JERUSALEM-the 50 sites you may overlook

In a historic and religious city like Jerusalem there is so much to see no matter how much you tour. When time is a limiting factor, even the most efficient tour guides have to compromise while deciding what to incorporate in the itinerary. Although it depends on the interest of the individual visitor as well, there is still a huge must-see-list in Jerusalem that cannot be avoided. At every stop so much information is thrown on a visitor that sometimes s/he tends to forget the details after leaving the place.

I remember when I first visited the Church of Holy Sepulcher, it appeared to me more like a small museum than a church. I was virtually clueless inside a dark and dull overcrowded massive complex of more than 25 chapels with several curious artifacts and antiques scattered under some dusky arches and dingy columns. It took me at least three visits with a proper map in hand to understand the Church complex. A normal visitor for instance would be satisfied with Golgotha, the ‘Stone of Unction’ and the ‘Holy Sepulcher’, but the oldest part of the complex, viz. the first century tombs inside the Syrian Orthodox Chapel could be easily missed.

In the upcoming posts I plan to upload 50 such sites from Jerusalem that I believe can be easily overlooked or go unnoticed by an average visitor. I am incorporating the following sites from my previous visits, again with no specific order of importance. I am sure that a serious traveler who loves history, traditions and the Bible has noticed or been to most of them.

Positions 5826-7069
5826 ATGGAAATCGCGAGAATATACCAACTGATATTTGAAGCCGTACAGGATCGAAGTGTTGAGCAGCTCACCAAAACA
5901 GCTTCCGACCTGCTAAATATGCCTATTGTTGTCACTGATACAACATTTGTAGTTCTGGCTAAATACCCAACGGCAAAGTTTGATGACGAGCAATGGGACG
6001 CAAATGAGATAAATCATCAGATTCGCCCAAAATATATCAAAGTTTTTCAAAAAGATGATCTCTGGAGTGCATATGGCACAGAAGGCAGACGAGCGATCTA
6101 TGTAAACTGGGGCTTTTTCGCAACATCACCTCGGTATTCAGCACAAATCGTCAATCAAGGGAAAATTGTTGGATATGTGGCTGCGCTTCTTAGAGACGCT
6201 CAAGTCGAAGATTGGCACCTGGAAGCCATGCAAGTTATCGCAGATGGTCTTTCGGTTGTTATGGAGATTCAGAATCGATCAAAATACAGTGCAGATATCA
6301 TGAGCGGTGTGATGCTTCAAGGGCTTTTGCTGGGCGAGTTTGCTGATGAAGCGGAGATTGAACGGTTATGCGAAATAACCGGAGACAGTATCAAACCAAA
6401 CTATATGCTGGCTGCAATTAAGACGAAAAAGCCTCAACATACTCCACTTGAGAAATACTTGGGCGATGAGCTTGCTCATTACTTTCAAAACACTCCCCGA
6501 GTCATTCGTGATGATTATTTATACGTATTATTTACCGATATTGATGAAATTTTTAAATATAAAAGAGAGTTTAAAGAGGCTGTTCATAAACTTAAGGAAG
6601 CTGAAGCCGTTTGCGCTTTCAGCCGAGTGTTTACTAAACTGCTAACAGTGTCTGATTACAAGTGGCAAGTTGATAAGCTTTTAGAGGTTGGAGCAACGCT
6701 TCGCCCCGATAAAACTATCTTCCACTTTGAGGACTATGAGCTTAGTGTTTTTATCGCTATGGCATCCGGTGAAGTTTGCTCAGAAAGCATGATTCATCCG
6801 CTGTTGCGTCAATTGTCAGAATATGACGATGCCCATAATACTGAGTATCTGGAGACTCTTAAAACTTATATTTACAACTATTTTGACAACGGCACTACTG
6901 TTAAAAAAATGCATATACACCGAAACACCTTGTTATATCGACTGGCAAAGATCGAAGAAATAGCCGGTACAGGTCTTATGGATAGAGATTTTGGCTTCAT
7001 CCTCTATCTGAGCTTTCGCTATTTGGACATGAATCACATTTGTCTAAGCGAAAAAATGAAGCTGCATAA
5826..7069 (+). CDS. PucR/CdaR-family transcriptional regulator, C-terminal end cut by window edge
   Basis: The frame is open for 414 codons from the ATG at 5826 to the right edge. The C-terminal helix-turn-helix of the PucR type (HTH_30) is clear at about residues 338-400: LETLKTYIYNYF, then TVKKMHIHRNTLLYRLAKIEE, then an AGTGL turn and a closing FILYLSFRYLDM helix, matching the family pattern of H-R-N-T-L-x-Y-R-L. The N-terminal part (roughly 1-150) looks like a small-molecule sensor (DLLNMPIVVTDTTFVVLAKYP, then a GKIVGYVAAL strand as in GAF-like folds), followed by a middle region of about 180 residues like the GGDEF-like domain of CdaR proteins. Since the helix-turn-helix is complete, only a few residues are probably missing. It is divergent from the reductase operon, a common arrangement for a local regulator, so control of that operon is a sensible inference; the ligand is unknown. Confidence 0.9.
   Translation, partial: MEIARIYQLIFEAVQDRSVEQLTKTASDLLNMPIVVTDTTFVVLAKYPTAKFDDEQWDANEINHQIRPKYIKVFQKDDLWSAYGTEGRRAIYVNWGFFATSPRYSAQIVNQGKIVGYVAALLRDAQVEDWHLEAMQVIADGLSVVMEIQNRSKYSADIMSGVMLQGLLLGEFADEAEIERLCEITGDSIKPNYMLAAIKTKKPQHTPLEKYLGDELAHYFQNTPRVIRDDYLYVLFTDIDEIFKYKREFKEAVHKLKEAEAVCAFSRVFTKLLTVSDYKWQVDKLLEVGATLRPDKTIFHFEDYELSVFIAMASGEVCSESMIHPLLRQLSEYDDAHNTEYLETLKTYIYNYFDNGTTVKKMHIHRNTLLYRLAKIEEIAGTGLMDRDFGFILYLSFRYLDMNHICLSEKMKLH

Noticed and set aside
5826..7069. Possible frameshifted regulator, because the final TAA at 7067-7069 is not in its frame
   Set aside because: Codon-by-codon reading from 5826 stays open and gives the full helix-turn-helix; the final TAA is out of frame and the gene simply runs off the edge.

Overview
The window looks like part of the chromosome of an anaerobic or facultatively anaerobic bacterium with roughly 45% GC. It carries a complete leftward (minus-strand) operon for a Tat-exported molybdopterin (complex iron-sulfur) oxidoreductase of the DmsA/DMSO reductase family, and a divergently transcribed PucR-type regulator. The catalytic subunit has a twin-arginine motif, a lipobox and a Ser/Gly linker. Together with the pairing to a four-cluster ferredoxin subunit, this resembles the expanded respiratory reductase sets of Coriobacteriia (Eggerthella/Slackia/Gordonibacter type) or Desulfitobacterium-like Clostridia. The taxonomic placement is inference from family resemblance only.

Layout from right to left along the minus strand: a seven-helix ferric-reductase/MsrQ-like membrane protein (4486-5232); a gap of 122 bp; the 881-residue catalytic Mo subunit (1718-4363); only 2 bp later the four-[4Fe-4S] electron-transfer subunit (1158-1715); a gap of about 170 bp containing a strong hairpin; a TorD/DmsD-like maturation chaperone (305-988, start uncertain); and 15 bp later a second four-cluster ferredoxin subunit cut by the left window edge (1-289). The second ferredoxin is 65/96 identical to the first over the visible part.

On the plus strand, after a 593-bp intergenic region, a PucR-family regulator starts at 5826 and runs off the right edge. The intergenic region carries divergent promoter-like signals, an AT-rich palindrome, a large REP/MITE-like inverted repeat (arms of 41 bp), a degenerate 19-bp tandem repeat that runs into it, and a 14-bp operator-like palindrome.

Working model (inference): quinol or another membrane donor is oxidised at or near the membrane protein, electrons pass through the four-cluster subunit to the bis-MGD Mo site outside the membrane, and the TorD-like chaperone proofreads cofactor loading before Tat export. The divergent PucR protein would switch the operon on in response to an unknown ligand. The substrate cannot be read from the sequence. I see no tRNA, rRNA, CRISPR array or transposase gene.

Sunday, August 8, 2010

HIKING NAHAL LOTZ, NAHAL ELITSUR, NAHAL ELIYAH, KARNE RAMON LOOKOUT AND MOUNT RAMON. (6TH MARCH, 2010).




A hike where I saw flowers blooming everywhere in desert. It was one of the best years in Israel with respect to the abundance of flowers in Negev.  My friends outside Israel often ask me, "how dry is israel compared to the other Middle East nations?". I frequently have to put some extra effort to convince them that unlike most Middle East countries, Israel is very green.  A big credit goes to Jewish people whose pioneering efforts have made this once barren land become so fertile and that also achieved in such a short span of time. How many people know that this small nation is one of the leading flower producers in the world.

However what you are going to see below are snaps taken from a blooming desert where the flowers are wild and not cultivated. It is hard to believe that even such a dry region with an annual rainfall of a meagre 75 mm can yield this amount of beautiful flowers. A big thanks to you Betzalel for being the wonderful guide taking us to these valleys of flowers. The overall hike was very pleasant and i guess we walked some 12 km.
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